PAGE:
Fort Drum Salutes President George H.W. Bush

Fort Drum Salutes President George H.W. Bush

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Soldiers on Fort Drum performed a 21-gun salute to honor the former President George H.W. Bush on Thursday.

It took place at noon as it traditionally is on the day of a funeral of a president.

"He was the commander-in-chief so I think that's just part of our history, part of tradition. We have to honor those presidents once they pass away so it's a huge honor for our guys to do it," said 1st Sgt Joseph Rapp, Bravo Battery, 3-6 Field Artillery Regiment, 1st Brigade Combat Team. 

The soldiers are members of the 3-6 Field Artillery Regiment, 1st Brigade Combat Team, the same battery that performed the 21-gun salute for President Trump when he visited Fort Drum in August.

The command sergeant says the ceremony was special due to the history of both President Bush and the 10th Mountain Division.

"The late President Bush served in World War II, then of course, our division's history - the 10 Mountain Division's history fighting in Riveredge and taking Mount Belvedere in these conditions during World War II so it's a pretty historic event that we get to do this ceremony in the conditions like our division fought with President Bush in World War II," said Command Sergeant Major Russell Blackwell.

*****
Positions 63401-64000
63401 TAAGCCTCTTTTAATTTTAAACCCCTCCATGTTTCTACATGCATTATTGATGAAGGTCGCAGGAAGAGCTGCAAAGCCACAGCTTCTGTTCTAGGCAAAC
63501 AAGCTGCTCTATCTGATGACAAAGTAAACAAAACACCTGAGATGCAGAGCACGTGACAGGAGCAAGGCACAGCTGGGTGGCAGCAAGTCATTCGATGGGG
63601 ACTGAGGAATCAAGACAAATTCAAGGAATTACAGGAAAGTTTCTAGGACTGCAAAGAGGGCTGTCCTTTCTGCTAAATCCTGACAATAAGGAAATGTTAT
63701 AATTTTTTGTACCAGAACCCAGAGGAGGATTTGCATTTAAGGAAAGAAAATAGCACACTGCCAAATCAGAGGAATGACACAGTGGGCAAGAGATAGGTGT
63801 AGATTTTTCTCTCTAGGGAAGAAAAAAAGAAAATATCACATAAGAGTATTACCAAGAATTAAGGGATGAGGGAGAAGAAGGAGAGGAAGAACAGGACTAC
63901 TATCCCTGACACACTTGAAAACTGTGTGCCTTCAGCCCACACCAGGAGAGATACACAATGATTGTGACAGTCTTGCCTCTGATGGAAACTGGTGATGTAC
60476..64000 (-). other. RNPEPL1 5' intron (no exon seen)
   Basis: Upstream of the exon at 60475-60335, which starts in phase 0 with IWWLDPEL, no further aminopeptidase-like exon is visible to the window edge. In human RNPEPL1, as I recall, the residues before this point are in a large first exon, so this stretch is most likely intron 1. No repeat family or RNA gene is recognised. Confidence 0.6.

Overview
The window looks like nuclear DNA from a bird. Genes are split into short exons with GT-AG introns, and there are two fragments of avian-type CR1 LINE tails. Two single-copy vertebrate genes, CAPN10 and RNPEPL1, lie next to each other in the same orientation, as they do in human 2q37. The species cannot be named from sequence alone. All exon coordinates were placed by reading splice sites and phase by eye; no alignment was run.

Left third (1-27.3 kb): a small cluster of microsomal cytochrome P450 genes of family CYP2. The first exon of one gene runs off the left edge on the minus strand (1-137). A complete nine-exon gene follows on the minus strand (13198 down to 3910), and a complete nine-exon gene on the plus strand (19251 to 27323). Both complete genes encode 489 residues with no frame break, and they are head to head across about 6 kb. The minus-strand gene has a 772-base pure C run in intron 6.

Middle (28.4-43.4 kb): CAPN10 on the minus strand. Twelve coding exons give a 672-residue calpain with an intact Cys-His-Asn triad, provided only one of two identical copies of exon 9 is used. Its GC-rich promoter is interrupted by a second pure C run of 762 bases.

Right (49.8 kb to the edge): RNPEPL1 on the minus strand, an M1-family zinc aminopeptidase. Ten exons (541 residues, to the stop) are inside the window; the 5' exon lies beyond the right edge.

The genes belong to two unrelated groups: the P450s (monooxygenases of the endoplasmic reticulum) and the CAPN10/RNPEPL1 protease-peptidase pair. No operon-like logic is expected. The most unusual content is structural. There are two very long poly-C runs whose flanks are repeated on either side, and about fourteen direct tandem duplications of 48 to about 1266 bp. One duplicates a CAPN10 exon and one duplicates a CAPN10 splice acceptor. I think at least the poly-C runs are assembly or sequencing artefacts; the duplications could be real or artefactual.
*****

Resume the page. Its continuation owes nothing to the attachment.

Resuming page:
Another local connection - Jarrid Rice, a 2016 graduate of South Jefferson High School and a member of the Air Force, flew down to Texas to serve on the guard of honor for President Bush. He stood guard over Bush's casket Wednesday night at St. Martin's Episcopal Church in Houston. He says it was nerve-wracking and intense.

"A couple of times I did think I'm standing there right next to his casket. This is the 41st President, so I was a little nervous but then I just regained the focus and remembered why I was there and what I was doing," said Airman 1st Class Rice.

Rice says he arrived to Texas on Sunday and had full dress rehearsals 2 to 3 times a day for 2 to 4 hours, practicing to stand guard over the president's body.

Back here in the north country, his mother, Stacy Spinner, watched on TV and took pictures.

"So proud, so proud, I just can't believe he's actually - this is great for him. It's just amazing," she said.

There was also a salute to the nation ceremony at 5 p.m. on Fort Drum. Soldiers fired off 50 shots - one for each state. It is also traditionally performed at the close of day on the day of a president's funeral. 

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